Renowned ceramist Paul Chaleff shares work at Watson-MacRae
It isn’t every day that an artist, acclaimed worldwide as a pioneer in his field, brings their work to Sanibel. So when that happens, local craftspeople and creative types sit up and take notice.
Last Thursday, when ceramics master artisan Paul Chaleff debuted several of his pieces at Watson-MacRae Gallery, many islanders delighted in the display.
“I’ve never tried to make things look perfect,” said the potter, known in the art community for his use of colossal scale in ceramic sculpture and vessels. “Everything starts out very similar on the wheel… very cylindrical. But it just keeps changing. I like art in which you can almost see the process.”
As one of the pioneers of the resurgence of wood firing in America, Chaleff’s wood-fired pieces can be found in the collections of the Metropolitan Museum of Art, the Museum of Modern Art, the Museum of Fine Arts in Boston, the Los Angeles County Museum of Art as well as numerous other museum collections across the United States.
His work has also been shown at the White House in Washington, D.C., the Gion Gallery in Kyoto, Japan and at the National Monument to Women in Military Service for America at Arlington National Cemetery in Virginia.
“People who own my work tend to live with them in a very different way,” he stated. “It becomes a personal part of their lives, every day. It’s not necessarily something that stands out. It’s imperfect, but on purpose. It has a beauty that lies in its idiosyncrasies… just like we do.”
A ceramist for more than 40 years, Chaleff adopted his own version of wood-firing back in the 1970s after witnessing some artwork created in Japan. There, several generations of potters use wood to heat their kilns, a custom passed down through generations of artisans.
“I took the eastern process and made it very western,” said Chaleff, who constructed his own custom-built kiln at his home studio in Ancram, N.Y.
One of the pieces being shown, a 20-inch pot made entirely from porcelain, is one of the works the artist is most proud of.
“When I work with porcelain, I like for it to maintain its liquidity,” he explained. “I want to show the viewer just how wonderful it is to work with and to move around. You can see how fun it is to play with. But it is a bit of a trick to get it to do what you want it to do.”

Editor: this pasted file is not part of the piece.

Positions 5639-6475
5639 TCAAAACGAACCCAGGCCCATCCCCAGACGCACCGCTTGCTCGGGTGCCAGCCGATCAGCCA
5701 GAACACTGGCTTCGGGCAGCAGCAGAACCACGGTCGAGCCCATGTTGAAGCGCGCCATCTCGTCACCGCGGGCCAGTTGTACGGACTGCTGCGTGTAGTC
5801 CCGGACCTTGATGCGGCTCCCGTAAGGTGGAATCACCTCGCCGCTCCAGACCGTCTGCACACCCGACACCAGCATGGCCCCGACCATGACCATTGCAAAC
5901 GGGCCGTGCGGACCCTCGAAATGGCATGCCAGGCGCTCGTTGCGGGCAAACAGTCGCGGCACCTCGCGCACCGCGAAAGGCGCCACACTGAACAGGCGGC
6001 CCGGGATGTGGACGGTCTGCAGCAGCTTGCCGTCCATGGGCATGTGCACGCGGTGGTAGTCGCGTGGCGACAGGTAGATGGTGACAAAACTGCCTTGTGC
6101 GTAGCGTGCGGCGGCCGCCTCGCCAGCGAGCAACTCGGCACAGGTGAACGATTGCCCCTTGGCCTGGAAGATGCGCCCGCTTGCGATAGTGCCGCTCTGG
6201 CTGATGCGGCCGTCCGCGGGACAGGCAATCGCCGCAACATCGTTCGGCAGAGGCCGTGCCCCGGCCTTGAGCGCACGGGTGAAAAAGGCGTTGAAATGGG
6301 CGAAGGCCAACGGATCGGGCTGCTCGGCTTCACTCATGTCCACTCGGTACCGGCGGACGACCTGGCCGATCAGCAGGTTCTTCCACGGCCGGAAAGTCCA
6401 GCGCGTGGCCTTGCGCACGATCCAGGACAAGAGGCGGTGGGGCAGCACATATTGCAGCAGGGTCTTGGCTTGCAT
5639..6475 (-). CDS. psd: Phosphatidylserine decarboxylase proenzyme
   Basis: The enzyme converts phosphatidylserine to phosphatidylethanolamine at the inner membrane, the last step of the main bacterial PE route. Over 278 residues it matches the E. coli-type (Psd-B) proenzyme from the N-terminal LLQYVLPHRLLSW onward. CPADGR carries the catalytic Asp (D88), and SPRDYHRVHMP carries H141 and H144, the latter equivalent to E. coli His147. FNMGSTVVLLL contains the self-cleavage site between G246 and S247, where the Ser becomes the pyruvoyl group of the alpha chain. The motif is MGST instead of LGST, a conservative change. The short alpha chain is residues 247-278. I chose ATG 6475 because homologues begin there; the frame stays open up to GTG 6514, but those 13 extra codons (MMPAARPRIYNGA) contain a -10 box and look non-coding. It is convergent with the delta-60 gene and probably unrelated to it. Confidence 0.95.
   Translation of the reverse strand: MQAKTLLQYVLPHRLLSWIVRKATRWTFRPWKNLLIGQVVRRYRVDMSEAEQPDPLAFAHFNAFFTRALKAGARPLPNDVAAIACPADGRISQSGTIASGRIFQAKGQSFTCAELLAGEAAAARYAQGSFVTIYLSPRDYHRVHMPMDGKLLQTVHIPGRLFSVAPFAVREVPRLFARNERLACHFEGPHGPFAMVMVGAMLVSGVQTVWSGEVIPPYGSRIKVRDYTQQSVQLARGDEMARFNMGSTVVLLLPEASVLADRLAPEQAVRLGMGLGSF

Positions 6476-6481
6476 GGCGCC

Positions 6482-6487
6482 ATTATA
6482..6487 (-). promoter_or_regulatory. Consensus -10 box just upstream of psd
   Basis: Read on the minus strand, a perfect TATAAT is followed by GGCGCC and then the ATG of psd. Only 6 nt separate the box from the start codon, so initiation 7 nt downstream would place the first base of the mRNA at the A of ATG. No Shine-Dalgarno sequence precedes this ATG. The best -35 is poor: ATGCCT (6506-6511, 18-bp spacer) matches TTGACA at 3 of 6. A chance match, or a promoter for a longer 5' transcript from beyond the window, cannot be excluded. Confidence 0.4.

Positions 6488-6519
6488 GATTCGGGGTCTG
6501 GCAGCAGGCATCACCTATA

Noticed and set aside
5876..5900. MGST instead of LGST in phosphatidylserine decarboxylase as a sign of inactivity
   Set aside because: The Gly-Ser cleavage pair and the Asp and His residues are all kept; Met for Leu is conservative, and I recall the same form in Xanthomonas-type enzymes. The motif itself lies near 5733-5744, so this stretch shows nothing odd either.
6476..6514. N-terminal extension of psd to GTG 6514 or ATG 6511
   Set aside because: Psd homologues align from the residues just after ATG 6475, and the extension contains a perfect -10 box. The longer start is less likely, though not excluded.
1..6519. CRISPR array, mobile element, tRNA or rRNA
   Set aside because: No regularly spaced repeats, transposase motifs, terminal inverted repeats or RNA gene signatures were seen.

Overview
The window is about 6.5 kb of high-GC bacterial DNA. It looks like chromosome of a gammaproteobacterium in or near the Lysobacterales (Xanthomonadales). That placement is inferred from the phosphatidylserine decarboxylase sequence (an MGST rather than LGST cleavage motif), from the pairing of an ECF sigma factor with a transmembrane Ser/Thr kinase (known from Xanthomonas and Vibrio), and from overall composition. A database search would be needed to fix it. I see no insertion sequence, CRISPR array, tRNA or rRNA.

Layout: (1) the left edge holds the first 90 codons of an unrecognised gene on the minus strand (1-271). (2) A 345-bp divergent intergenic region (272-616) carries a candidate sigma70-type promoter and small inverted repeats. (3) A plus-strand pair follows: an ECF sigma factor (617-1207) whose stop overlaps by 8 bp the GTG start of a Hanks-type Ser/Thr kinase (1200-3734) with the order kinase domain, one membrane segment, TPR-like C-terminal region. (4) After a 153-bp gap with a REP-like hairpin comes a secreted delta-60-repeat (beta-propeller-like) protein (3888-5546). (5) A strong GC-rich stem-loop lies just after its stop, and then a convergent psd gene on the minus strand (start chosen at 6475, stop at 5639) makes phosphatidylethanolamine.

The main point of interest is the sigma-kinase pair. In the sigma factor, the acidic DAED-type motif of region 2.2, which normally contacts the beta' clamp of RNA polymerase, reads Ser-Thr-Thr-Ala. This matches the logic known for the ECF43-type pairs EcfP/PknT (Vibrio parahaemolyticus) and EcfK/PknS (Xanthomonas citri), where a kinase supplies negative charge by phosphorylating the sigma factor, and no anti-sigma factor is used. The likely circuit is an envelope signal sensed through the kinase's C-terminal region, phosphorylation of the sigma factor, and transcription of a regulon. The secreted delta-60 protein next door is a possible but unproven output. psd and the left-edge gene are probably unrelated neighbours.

As a potter, Chaleff also works with clays derived from mines across the world. He noted that clays differ from place to place, in color, texture, density and pliability, depending upon how far down a mountain it is harvested from.
Chaleff studied at the Bronx High School of Science before advancing his education at the City University of New York, where he earned a Bachelor’s and Master’s degree in Fine Arts. After working as a potter’s apprentice and studying ceramic techniques in Japan, Chaleff started his own career as a ceramist.
A pivotal point in his progression as an artist came during a 10-year collaboration with sculptor Sir Anthony Caro, with whom he worked between 1982 and 1992.
“He was a nice person and a gentle artist,” he said. “I learned so much from him. We had such different talents… I could make certain forms and shapes and he would know how things would work together.”
Chaleff, drawn to Sanibel through a friendship with local gallery owners Henry and Jane Eckert, also shared his philosophy as an artist.
“Art is a language, and in my work I am saying something,” he said, adding, “I only hope that somebody is listening.”
In addition, the gallery’s current “Duets” exhibit features Naples artist Hollis Jeffcoat, whose muted abstract paintings blend very well with Chaleff’s pottery.
“Anybody who appreciates museum-quality pottery should come in and see his work,” gallery owner Maureen Watson added. “It’s a special treat to have Paul show his art here.”
This exhibition will run from through Saturday, Jan. 30.
Watson MacRae Gallery is located at 2340 Periwinkle Way #B3 in The Village Shops on Sanibel. Gallery hours are Monday to Saturday from 10:30 a.m. to 5 p.m. For additional details, call 472-3386 or visit www.watsonmacraegallery.com.